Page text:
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Protect Maine Equality fights for marriage law
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Protect Maine Equality fights for marriage law

by Shaun Knittel - SGN Staff Writer

NO on 1/Protect Maine Equality, the statewide, grassroots campaign defending Maine's marriage equality law, is asking the state's citizens to vote No on Question 1 this November 3 during the General Election.

Earlier this month, Maine Secretary of State Matthew Dunlap certified that the law's opponents had collected enough signatures to place their referendum to repeal the marriage equality law, which was passed by the legislature and was signed by Governor John Baldacci, on the ballot.

Maine became the fifth state to legalize Gay marriage in May. Opponents, led by the Catholic Church and other clergy, immediately began campaigning for a people's veto, which would ask voters to overturn the law. The group successfully collected the 55,087 registered voter signatures needed to put the question on the ballot. The same-sex marriage law would've taken effect 90 days after the Legislature's June 13 adjournment, but is now on hold due to Question 1 making the General Election ballot.

In Maine, voting actually begins in early October. Maine has one of the most liberal absentee ballot laws, with same-day voter registration.

Protect Main Equality said the certification did not come as a surprise. On their website, www.protectmaineequality.org, the organization said, "We've been gearing up for months to fight this battle."

The opposition for same-sex marriage equality in Maine, the National Organization for Marriage, has hired anti-Gay-marriage Schubert-Flint Public Affairs as its consultant. This is the same company that ran the successful Yes on Prop 8 Campaign in California last year.

The fight for marriage equality in Maine has thrust the state into the national spotlight. The pro Gay marriage organization, however, says that despite some opposition, there are many, many voters in the state who are for equality.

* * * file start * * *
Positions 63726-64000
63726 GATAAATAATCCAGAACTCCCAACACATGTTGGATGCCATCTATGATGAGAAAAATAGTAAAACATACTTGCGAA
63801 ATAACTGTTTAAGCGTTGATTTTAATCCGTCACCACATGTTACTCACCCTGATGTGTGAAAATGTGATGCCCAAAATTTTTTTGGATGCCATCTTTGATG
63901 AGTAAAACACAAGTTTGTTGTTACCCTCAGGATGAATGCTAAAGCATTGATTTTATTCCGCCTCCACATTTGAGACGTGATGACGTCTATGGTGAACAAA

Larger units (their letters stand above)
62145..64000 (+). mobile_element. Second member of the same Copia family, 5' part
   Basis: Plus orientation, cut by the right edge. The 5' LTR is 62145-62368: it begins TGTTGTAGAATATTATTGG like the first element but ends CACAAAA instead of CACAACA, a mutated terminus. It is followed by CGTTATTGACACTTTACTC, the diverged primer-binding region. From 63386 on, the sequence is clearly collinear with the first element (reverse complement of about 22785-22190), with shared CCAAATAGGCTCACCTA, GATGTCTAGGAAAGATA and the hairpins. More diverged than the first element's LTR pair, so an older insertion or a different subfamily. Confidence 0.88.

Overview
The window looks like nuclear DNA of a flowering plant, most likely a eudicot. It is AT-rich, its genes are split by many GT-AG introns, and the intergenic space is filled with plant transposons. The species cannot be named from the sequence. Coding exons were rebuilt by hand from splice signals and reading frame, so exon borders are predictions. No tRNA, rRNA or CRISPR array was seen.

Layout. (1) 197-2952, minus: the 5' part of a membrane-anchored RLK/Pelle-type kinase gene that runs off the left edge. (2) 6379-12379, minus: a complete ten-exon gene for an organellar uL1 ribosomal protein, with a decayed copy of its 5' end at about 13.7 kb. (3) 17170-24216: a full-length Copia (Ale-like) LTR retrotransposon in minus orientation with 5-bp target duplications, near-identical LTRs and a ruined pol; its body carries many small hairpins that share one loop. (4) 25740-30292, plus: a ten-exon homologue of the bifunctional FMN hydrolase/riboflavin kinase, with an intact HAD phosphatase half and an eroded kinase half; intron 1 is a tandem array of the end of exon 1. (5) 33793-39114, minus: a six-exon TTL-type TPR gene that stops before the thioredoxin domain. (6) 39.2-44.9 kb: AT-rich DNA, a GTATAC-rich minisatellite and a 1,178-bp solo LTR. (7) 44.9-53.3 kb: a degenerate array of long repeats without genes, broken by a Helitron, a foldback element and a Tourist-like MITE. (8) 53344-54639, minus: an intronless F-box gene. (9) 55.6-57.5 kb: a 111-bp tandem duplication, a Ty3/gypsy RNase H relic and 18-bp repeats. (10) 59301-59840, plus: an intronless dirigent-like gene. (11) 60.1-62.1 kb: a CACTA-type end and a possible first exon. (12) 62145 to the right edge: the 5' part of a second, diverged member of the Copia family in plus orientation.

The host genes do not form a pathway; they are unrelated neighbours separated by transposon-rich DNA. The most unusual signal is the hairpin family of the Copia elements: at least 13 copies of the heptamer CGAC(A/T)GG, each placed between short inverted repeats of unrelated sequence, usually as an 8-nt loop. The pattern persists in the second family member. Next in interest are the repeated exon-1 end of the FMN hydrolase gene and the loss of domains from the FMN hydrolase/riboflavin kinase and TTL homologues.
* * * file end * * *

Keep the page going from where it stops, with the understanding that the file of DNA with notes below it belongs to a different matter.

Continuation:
On their website, Protect Maine Equality said marriage equality honors the commitment - often lasting decades - that thousands of loving same-sex couples in Maine have made to each other. Without marriage equality, loving, committed same-sex couples are not recognized as a legal pair. They cannot file taxes jointly, do not have access to health insurance as a family, and are not allowed to inherit property at the time of death without the hardship of crushing taxes.

"Separate is not equal, and everyone, including Gay and Lesbian couples, should be treated equally under the law," Protect Maine Equality posted. "Marriage equality reflects traditional Maine values of fairness and equality."

The organization said marriage equality protects children, as well. It guarantees the children of same-sex couples all of the rights and protections that marriage grants automatically to a married couple's children. According to Protect Maine Equality, marriage equality recognizes that it is a person or couple's parenting skills and the love for one's children that makes a good parent.

As for people of faith, Protect Maine Equality has said that Maine's marriage equality law respects and protects the rights of people of faith.

"It explicitly ensures that no one empowered to perform marriages will be required to marry any couple, including same-sex couples, contrary to their conscience or their religious beliefs," Protect Maine Equality said. "Nonetheless, marriage equality is supported by many leaders and people of faith, some having long chosen to recognize the love and commitment of same-sex couples."

The campaign leader, Jesse Connolly, said Maine Freedom to Marry was changed from a successful legislative campaign to a field campaign. He said people are knocking on doors, making phone calls, and asking Maine residents to support Gay marriage.

"We need to show folks that the Legislature and the governor passed this law and signed this law," said Connolly. "And the Legislature and the governor heard from tens of thousands of Maine citizens that understood what marriage equality meant for them."

Connolly said, "There's an old saying: 'As Maine goes, so goes the nation.' When Maine speaks loudly for equality on November 3rd, our voices will be heard around the nation."

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